Commentators sometimes make exaggerated remarks about the amount of cash Apple Inc. (NASDAQ:AAPL) holds. The figure often cited is that Apple has about $80 billion in cash. That's not quite right, but this is how they arrive at that number.
According to the company's recently filed 10-K, Apple actually has $9.8 billion in cash and cash equivalents. It also holds another $16.1 billion in short-term marketable securities. Although these securities are not exactly cash, they can be converted into cash rather quickly if needed. Including short-term marketable securities in the mix is not unusual. So that brings us to about $26 billion. In addition to this, Apple also has $55.6 billion invested in long-term marketable securities. These securities are less cash-like than short-term marketable securities. It is true that they could be sold and converted into cash, but so could any long-term asset. It isn't quite right to classify long-term assets, even the ones that are marketable, as cash. Nonetheless, the total of cash, cash equivalents, and marketable securities (both short and long term) does come out $81.6 billion, or approximately $87.70 per share of outstanding common stock. Any way you look at it, that's a lot of dough.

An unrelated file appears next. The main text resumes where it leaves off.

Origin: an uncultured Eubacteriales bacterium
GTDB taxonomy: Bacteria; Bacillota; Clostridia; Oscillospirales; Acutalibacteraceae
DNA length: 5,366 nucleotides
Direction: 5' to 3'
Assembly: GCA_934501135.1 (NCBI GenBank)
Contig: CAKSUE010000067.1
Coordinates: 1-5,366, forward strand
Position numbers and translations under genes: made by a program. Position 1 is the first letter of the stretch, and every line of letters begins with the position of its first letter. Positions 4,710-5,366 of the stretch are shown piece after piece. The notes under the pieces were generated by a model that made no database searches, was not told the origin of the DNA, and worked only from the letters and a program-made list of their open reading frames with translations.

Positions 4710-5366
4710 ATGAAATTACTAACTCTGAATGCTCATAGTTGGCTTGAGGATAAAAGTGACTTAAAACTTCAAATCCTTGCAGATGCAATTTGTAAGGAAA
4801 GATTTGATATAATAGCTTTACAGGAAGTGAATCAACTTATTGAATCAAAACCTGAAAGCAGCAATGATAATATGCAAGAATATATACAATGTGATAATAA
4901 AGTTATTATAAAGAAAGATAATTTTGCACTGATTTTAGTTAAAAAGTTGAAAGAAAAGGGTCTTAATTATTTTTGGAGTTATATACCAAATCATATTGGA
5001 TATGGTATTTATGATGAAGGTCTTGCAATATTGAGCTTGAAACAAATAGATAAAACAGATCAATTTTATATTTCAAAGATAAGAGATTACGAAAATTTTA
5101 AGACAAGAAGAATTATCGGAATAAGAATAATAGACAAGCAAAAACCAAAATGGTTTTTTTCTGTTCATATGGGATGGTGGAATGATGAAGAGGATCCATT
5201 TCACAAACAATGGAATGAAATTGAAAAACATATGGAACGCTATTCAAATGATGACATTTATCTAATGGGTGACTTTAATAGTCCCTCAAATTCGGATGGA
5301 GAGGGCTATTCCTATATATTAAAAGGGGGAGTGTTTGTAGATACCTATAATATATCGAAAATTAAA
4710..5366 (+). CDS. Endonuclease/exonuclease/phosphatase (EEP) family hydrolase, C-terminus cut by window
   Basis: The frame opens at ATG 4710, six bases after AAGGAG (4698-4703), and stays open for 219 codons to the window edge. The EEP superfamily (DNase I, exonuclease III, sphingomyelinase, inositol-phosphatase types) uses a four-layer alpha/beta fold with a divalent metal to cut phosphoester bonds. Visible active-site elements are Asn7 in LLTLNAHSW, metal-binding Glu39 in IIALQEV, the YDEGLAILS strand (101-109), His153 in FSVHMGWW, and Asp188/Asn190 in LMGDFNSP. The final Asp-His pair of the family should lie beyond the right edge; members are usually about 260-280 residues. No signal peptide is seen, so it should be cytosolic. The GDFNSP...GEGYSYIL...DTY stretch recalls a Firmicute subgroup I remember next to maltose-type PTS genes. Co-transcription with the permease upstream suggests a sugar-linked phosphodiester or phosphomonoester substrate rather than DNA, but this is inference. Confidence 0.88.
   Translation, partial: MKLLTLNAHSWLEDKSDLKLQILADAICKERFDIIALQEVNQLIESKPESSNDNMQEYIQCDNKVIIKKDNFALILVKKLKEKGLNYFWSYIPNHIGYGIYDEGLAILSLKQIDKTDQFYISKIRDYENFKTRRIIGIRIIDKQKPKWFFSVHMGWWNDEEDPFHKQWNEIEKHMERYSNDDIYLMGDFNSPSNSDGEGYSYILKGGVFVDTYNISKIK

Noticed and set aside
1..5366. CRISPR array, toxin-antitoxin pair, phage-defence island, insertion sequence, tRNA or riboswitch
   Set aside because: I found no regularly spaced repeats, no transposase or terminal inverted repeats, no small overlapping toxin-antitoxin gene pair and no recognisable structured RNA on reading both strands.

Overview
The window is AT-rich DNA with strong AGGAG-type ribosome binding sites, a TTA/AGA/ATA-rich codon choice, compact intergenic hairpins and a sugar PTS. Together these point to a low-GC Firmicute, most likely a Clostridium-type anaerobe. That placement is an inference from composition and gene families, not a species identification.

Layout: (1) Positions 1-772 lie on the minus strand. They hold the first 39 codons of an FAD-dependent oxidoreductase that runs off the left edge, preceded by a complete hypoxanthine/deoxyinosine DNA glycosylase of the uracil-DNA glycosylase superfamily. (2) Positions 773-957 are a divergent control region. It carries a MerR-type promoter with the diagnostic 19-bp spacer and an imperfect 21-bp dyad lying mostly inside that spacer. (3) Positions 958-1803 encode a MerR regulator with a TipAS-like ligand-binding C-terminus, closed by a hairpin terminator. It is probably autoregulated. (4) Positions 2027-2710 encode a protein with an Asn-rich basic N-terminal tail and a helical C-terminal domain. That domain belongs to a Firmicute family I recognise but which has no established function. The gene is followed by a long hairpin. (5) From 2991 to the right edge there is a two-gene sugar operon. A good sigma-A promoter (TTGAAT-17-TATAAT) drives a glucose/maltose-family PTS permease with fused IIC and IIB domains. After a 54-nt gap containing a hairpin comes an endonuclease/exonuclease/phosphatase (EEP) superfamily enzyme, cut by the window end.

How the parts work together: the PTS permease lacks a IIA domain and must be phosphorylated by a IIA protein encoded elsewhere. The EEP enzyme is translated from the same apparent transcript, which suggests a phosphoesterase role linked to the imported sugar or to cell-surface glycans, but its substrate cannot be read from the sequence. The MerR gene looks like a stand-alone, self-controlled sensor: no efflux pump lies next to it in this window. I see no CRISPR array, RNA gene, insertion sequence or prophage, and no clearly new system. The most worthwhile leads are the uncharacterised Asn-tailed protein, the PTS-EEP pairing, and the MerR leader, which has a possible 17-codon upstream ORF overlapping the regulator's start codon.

Where is all this money invested? Apple holds U.S. Treasury and agency securities, foreign government securities, certificates of deposit, commercial paper, corporate securities, and municipal securities. The company's 10-K states that in fiscal 2011, the entire amount earned a weighted average interest rate of 0.77%! Can Apple find no better use for this money? Perhaps a dividend is in order.
By the way, Apple says $54.3 billion of the total is held by foreign subsidiaries. This money would be subject to U.S. taxes of as much as 35% if Apple ever tried to repatriate it. But the tax would not end there. If Apple repatriated the money and then paid a dividend, shareholders would have to pay an additional tax. Is it any wonder that the company is sitting on so much money earning next to nothing? It is high time for Congress to revisit this inane tax policy.